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Introduction to teaching Te Reo Māori

Congratulations for choosing to introduce Māori language to your class with Ka Mau te Wehi! An Introduction to Te Reo Māori. Before embarking on a new learning venture, it is always helpful to think about what we hope to achieve. In any class, some learners will already be highly motivated to learn te reo Māori – the Māori language, while others may need convincing that it is worth the effort. Learning a second language has social, cultural, cognitive, intellectual and employment-related benefits. All of these apply to learning te reo Māori but there are additional benefits from learning the indigenous language of Aotearoa. These include enjoying an increased sense of belonging, helping to preserve our national taonga or treasures, gaining insights into our national heritage, and contributing to a more tolerant and enlightened future for Aotearoa.

Reasons for wanting to learn another language are as diverse as the individuals who take up the challenge, and taking time for a class brainstorm about the benefits will be time well spent. The benefits are discussed more fully in curriculum statement Te Aho Arataki Marau mō te Ako i Te Reo Māori - Kura Auraki.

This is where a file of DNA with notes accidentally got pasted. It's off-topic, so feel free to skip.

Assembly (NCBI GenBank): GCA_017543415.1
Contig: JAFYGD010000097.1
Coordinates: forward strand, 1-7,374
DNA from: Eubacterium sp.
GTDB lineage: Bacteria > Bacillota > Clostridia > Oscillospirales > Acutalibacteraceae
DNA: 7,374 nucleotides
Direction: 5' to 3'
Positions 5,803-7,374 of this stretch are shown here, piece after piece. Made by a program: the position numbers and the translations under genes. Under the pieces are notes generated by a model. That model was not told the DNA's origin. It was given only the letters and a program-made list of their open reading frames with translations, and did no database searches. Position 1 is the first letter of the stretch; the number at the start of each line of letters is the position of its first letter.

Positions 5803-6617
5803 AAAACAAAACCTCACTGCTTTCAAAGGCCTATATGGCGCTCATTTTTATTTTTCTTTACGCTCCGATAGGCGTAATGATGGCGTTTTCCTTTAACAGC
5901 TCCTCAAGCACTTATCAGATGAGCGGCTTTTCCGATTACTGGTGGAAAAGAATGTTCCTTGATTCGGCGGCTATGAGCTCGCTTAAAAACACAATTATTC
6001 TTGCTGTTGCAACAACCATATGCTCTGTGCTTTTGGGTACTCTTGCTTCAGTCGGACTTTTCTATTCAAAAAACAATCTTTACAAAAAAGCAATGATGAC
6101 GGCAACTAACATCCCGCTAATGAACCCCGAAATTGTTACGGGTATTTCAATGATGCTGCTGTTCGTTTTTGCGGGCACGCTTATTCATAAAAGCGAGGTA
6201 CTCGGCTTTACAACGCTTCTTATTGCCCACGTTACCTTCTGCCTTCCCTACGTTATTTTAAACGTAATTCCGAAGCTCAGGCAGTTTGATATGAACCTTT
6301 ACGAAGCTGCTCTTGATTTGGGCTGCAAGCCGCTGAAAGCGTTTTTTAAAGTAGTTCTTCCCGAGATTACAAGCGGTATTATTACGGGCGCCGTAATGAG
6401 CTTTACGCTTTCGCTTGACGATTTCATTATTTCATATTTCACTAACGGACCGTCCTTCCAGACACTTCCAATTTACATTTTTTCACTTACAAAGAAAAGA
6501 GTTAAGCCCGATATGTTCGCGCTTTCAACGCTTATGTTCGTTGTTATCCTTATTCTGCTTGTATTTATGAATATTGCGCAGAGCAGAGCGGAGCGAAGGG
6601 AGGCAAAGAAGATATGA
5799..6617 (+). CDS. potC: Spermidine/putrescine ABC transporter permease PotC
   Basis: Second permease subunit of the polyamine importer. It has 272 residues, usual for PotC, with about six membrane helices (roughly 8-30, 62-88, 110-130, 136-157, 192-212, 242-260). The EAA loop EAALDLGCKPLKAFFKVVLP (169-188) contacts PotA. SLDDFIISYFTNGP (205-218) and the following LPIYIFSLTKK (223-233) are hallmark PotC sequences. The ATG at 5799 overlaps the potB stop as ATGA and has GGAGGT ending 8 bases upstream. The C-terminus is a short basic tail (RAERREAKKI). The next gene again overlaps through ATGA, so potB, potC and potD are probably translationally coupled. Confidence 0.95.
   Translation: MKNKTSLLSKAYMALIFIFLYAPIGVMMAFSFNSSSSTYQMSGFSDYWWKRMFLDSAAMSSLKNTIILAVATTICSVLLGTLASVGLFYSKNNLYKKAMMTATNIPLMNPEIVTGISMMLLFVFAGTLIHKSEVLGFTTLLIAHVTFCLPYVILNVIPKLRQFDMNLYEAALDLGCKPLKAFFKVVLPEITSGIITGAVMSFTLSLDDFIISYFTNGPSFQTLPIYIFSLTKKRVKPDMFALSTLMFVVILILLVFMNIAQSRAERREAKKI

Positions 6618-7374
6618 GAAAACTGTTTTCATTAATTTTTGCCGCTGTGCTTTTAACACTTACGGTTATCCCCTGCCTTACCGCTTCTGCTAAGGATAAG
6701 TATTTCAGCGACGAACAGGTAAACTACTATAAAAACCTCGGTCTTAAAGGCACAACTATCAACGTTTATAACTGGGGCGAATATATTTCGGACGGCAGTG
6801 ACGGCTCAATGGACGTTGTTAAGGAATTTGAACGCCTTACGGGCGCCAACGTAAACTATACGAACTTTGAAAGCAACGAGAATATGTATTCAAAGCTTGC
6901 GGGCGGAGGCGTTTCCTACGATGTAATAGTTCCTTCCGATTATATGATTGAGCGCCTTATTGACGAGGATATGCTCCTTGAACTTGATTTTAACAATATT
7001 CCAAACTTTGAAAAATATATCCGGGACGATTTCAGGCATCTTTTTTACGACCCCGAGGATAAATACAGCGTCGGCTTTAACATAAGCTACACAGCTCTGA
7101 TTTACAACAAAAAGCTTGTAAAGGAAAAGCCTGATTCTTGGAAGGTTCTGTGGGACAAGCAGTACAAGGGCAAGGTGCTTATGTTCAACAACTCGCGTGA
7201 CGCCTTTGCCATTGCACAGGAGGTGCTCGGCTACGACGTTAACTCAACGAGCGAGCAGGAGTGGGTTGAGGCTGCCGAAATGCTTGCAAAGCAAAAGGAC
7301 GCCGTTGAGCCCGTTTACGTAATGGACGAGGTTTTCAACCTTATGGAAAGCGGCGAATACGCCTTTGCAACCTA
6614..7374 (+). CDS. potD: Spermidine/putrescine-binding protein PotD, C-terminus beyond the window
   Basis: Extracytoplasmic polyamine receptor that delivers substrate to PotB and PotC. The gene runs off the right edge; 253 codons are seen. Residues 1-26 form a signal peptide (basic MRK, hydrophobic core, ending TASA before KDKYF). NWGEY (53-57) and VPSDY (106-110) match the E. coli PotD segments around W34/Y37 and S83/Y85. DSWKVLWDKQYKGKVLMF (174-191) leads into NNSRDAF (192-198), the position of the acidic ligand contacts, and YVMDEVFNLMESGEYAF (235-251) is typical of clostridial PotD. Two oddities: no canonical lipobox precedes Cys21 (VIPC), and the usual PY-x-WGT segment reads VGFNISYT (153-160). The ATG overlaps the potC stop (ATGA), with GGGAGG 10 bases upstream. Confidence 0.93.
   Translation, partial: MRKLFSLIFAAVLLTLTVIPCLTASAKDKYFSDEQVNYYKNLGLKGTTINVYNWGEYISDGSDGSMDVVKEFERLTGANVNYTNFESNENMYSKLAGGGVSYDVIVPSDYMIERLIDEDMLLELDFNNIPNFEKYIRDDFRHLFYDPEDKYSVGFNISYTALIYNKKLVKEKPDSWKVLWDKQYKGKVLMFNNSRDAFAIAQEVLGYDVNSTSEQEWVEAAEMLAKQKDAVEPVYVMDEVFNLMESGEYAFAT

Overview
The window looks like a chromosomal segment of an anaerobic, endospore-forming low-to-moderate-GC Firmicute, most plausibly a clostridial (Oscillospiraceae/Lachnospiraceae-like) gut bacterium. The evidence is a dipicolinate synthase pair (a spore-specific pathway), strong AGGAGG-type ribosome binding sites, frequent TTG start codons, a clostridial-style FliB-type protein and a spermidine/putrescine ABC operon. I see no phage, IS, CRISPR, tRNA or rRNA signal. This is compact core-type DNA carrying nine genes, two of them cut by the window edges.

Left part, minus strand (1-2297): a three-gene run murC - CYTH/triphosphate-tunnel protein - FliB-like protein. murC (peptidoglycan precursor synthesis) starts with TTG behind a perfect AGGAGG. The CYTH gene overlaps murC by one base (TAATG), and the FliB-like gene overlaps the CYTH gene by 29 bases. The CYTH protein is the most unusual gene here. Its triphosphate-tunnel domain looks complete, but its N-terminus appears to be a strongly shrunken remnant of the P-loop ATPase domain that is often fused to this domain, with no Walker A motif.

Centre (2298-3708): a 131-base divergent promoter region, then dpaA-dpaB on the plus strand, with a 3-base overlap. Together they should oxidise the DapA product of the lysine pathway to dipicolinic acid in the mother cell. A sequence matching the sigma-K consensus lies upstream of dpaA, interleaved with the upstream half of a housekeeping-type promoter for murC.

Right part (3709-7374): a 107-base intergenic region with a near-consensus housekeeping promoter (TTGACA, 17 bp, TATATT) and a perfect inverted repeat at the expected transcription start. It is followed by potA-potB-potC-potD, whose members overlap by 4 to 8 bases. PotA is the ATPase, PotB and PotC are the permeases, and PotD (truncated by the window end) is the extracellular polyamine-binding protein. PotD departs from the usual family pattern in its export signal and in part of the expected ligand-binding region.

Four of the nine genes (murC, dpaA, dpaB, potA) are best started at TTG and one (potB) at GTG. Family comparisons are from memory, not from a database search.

Using Ka Mau te Wehi! tasks and activities

Central to Ka Mau te Wehi! is a series of DVD scenarios that tell a story about a group of friends. The DVD also discusses new language forms and provides relevant cultural information. Each DVD scenario is supported by a series of group activities that give learners opportunities to use the new language by speaking and responding to others. Learners with some prior knowledge of te reo Māori will enrich group interactions by using vocabulary and expressions they already know.

It may not be necessary for all learners to do all of the suggested tasks. Some learners will have had considerable exposure to te reo Māori outside the school and will progress through the first few units very quickly. Where all learners are beginners, it may be necessary to watch the DVD and repeat a task several times before moving on. As in any other curriculum area, some students will learn faster than others. The teacher, along with the learners themselves, is in the best position to decide on the appropriate pace.

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